Though more often aligned with plaintiffs' lawyers, the ABA is considering endorsing a limitation on asbestos suits aimed at allowing recovery for those who are actually sick and suffering, while eliminating the claims of plaintiffs who show signs of asbestos exposure but have no symptoms of disease, the AP reports here.
Gypsies Suing IBM for $12 Billion

They claim IBM knowingly aided the Nazis and helped automate the Holocaust, making it more efficient. A Swiss court has cleared the way for the case to proceed on March 20, the New York Times reports here.
Duke University Student Sues for "Wrongful Seduction"

When her frat-boy boyfriend tried to jump her bones after his fraternity's Christmas party, student Nora Lindsey Kantor told him to stop. Eventually, he did. But that didn't stop her from filing a civil suit against him and his fraternity for "wrongful seduction" -- an outdated tort that was once used by fathers to sue the "despoilers" of their unmarried daughters, or sometimes by single women claiming they were seduced by false promises of marriage. Ironically, the tort she has chosen recalls a time when women were essentially considered the "property" of men. Read about it here.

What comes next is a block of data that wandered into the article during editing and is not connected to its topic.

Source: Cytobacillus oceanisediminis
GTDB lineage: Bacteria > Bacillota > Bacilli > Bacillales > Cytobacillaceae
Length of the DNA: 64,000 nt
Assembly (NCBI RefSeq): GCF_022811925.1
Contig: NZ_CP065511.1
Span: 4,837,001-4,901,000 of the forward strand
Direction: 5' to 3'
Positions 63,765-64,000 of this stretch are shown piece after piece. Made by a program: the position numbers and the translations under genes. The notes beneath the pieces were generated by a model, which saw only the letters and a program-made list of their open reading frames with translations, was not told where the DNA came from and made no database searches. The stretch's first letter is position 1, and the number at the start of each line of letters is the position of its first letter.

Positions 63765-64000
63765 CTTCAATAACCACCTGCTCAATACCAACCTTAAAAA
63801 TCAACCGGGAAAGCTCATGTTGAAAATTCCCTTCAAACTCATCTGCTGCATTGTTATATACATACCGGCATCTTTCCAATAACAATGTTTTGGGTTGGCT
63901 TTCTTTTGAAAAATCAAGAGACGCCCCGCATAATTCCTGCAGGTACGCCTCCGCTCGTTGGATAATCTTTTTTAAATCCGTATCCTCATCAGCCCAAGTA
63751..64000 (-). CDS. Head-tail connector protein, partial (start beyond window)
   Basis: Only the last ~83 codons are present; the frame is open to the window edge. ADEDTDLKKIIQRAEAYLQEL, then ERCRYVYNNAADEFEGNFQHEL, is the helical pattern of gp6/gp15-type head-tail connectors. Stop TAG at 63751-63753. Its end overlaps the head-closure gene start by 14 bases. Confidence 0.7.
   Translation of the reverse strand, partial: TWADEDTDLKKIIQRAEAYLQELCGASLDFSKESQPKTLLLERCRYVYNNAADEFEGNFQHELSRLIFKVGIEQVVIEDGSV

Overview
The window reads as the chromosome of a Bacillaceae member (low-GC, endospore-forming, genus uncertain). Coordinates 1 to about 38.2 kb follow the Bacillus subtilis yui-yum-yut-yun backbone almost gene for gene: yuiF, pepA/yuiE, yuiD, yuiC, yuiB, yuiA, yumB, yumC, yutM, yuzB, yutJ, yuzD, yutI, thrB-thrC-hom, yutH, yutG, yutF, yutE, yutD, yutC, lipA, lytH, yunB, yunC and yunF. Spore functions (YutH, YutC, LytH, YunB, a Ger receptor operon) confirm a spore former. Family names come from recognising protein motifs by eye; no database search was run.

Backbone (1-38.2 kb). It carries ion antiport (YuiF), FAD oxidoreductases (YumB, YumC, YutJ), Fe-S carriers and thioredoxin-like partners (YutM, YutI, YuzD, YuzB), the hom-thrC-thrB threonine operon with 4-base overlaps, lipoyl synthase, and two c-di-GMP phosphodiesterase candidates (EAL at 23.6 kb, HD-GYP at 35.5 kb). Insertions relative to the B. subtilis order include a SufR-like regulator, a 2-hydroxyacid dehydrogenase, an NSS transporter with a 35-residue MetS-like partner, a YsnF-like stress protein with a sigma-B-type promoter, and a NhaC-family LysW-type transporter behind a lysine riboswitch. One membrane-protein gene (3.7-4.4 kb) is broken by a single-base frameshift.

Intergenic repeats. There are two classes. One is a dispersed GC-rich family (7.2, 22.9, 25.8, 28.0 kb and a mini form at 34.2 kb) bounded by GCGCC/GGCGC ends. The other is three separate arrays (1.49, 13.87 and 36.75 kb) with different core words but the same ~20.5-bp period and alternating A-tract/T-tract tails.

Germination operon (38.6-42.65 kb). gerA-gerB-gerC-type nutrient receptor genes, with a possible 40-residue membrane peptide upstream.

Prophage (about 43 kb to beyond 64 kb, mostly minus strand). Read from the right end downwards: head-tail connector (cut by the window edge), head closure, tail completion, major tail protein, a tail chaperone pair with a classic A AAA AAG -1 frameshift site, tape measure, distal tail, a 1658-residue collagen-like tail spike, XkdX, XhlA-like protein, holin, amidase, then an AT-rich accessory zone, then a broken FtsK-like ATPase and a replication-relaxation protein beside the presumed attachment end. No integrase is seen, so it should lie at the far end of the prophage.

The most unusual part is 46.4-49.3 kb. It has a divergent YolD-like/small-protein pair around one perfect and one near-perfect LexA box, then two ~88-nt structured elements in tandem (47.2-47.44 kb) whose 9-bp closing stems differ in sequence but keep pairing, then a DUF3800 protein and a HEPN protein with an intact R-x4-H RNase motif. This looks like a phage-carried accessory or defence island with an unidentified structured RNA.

Monday, February 03, 2003

Courthouse Brawl Send Three to Jail, Two to Hospital

The near-riot started during a hearing in a family law case in Jackson County, Missouri, when fists flew between a husband and wife and the man's ex-wife and her current boyfriend. The judges are pissed about the bailiffs' delayed and inadequate response, the Kansas City Star reports here.